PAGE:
I did a combination of listening to the audiobook and physically reading this purely because I wanted to keep reading it when I was doing chores. The voice actor, Elizabeth Evans, was amazing at really bringing the characters alive more than they were already. After I started listening, I kept hearing Evans voice for Bryce because it fit so well to the character I pictured.

I don’t think I’ve ever been so invested in characters before.

This is the first book from Sarah J. Maas I’ve read and already have another popular series of hers waiting to be read.

Amazing, shocking and enchanting. I can’t recommend this enough! For her first novel in the adult-fantasy world, it was incredible. I can’t wait to see where this series goes.


Hardcover

803 pages

Published – 3rd March 2020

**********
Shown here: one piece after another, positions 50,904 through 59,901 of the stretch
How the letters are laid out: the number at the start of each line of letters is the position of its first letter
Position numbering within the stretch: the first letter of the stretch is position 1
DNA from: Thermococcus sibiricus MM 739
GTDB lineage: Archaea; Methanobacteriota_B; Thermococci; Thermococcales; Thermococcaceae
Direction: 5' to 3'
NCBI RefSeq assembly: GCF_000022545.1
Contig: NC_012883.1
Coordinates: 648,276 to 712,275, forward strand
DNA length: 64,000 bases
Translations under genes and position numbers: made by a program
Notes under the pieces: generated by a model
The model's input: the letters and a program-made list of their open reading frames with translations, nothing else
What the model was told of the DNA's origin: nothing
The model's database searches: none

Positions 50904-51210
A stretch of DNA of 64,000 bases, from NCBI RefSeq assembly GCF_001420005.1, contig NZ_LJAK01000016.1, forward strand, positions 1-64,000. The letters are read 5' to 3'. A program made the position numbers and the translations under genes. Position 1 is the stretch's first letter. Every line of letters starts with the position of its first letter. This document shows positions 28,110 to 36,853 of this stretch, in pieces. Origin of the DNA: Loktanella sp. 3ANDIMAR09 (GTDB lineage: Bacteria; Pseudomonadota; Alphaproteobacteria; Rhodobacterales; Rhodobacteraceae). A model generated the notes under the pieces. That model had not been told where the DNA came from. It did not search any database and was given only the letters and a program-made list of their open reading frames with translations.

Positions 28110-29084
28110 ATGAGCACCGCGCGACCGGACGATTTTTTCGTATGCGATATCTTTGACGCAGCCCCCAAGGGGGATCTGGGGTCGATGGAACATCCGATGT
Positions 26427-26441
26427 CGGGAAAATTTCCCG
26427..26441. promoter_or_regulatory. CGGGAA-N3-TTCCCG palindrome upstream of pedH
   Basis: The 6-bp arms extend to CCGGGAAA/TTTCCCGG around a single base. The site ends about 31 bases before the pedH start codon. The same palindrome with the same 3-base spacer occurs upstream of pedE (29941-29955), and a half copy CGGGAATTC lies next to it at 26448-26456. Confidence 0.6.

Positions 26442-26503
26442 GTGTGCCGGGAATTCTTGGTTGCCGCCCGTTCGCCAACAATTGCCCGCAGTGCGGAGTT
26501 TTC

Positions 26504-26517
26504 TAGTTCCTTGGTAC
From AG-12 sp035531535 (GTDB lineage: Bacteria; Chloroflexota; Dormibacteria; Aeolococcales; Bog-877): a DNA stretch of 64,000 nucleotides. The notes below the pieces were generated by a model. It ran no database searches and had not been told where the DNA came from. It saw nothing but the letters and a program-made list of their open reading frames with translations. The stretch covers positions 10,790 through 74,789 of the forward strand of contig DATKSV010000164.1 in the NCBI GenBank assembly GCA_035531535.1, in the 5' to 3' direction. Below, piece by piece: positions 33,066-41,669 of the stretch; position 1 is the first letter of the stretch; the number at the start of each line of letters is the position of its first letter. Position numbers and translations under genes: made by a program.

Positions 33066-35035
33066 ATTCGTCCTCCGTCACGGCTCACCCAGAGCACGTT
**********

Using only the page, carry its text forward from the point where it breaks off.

Publishing Company – Bloomsbury Publishing

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Wanderers

Audiobooks, Books, Pink in Ink

Chuck Wendig

Rating: 3 out of 5.

A decadent rock star. A deeply religious radio host. A disgraced scientist. And a teenage girl who may be the world’s last hope.          Shana wakes up one morning to discover her little sister in the grip of a strange malady. She appears to be sleepwalking. She cannot talk and cannot be woken up. And she is heading with inexorable determination to a destination that only she knows. But Shana and her sister are not alone. Soon they are joined by a flock of sleepwalkers from across America, on the same mysterious journey. And like Shana, there are other “shepherds” who follow the flock to protect their friends and family on the long dark road ahead.          For on their journey, they will discover an America convulsed with terror and violence, where this apocalyptic epidemic proves less dangerous than the fear of it. As the rest of society collapses all around them–and an ultraviolent militia threatens to exterminate them–the fate of the sleepwalkers depends on unravelling the mystery behind the epidemic. The terrifying secret will either tear the nation apart–or bring the survivors together to remake a shattered world.

This certainly doesn’t disappoint!